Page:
Akoya at Bklyn MuseumBy Iquo B. Essien, The AFRican Blogger

Akoya at Bklyn Museum
By Iquo B. Essien, The AFRican Blogger

Published on Sun, Jun 08 2008 by Iquo Essien

I checked out the Akoya Afrobeat Ensemble playing First Saturdays at the Brooklyn Museum yesterday. On the heels of their tremendous debut CD, "Introducing The Akoya Afrobeat Ensemble," the band's been garnering much attention and acclaim.

They had us moving and grooving in the sweltering heat last night -- if I had closed my eyes I might have tele-transported to The Shrine -- though I was most captivated by a coupla white boys in the front row tryna "get down" wit it. They were reppin afrobeat hard, big-upping Akoya lead singer Kaleta's funky grooves (the Benin-born performer earned his chops performing and recording with Fela's Egypt 80).

Complete with a coupla japanese percussionists, some white brassmen, a shakeree-thumping latina, and her soulful co-backup sistah, Akoya was as much a Benetton ad as a crowded G-train.

Just like it happened with jazz, the time of white afrobeat bands is here, though many of the original keepers of the tradition are still around. I remember a Washington Post interview with Martin Perna of Antibalas, in which he said, "The new players are hardly African firebrands. They tend to be American, white and mostly suburban. The music even seems to be turning into a new, hybridized genre -- call it American Afrobeat -- with an agenda of its own."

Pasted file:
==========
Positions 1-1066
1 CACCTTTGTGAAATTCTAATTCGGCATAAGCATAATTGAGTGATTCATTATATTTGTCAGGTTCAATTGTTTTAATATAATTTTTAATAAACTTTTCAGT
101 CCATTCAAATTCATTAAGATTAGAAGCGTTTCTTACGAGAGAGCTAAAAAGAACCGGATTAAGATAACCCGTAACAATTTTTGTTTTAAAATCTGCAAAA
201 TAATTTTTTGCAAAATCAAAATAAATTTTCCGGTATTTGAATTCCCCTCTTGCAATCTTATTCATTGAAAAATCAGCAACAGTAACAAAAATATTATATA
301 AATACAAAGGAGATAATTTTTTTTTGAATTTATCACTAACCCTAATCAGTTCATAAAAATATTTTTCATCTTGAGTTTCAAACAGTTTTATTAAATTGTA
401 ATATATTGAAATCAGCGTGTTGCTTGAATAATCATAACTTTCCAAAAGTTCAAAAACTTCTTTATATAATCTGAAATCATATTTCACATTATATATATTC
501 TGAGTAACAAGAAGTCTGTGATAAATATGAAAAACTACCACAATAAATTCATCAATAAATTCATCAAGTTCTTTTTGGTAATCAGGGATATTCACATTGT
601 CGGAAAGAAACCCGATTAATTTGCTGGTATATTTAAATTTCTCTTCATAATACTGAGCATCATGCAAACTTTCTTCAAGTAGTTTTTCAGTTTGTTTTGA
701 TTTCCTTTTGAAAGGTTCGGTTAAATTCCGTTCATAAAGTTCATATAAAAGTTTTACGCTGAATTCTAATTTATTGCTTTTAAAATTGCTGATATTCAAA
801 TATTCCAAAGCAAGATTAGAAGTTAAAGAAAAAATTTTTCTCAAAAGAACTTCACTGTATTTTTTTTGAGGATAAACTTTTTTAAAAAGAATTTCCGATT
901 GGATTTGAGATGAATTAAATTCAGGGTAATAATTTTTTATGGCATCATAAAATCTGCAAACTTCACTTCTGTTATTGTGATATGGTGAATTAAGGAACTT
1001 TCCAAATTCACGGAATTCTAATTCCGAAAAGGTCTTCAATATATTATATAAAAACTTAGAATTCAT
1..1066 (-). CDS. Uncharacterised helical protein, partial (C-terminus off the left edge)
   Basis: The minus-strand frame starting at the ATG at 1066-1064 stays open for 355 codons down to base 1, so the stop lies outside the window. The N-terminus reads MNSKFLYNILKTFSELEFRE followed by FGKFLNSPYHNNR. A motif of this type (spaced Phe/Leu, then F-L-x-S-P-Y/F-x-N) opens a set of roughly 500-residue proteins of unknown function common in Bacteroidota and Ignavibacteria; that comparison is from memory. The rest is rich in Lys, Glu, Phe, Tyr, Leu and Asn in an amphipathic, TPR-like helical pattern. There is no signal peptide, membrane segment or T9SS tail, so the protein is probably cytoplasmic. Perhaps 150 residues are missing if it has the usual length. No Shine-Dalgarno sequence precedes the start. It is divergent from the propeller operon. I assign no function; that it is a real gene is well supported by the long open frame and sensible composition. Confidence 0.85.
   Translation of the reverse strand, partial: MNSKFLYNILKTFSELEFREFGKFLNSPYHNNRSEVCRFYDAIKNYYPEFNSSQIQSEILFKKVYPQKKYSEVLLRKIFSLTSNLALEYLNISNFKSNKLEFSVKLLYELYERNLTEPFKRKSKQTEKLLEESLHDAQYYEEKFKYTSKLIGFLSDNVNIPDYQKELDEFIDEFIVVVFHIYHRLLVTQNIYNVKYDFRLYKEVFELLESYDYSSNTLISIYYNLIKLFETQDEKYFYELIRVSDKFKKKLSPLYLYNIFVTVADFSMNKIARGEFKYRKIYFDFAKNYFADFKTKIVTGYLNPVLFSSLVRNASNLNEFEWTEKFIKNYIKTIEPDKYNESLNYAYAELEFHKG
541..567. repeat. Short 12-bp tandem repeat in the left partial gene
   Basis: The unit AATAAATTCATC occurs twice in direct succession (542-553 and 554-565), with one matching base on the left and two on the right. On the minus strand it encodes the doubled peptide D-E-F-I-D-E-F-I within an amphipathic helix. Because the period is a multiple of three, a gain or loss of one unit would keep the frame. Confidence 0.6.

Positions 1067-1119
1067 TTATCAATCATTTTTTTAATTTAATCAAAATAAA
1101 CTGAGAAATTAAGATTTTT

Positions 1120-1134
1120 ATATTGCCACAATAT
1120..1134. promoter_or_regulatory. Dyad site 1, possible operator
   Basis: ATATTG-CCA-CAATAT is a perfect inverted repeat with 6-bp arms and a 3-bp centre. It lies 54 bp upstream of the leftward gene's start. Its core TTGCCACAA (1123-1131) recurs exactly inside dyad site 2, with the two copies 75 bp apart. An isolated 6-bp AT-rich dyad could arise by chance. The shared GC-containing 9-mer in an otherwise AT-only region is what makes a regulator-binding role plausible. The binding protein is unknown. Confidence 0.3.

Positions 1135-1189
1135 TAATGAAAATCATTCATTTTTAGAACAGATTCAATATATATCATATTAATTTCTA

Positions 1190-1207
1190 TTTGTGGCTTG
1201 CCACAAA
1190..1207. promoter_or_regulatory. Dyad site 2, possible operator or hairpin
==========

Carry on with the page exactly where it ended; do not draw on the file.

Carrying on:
But what is that agenda? These groups have the technique down cold, but what they may lack is the heart. Fela's band had such a potent, strident message of resistance that some of these multi-colored "spin" bands whitewash -- with a deliciously wonderful groove, yes, but one that is stripped of its political power or significance. Not to knock Kaleta, who clearly knows what he's singing about.

Cut to me, auditioning for a dance role in Bill T. Jones' Fela Kuti Project. (Yes, even a post-modern, avant garde choreographer such as Jones is staking a claim on afrobeat.) In a nutshell, there was a latina teaching choreo, accompanied by a white jam band, and critiqued by Bill and a bunch of suits in top hats and suspenders. It was freaky. Good thing I wasn't cast.

The AFRican Blogger


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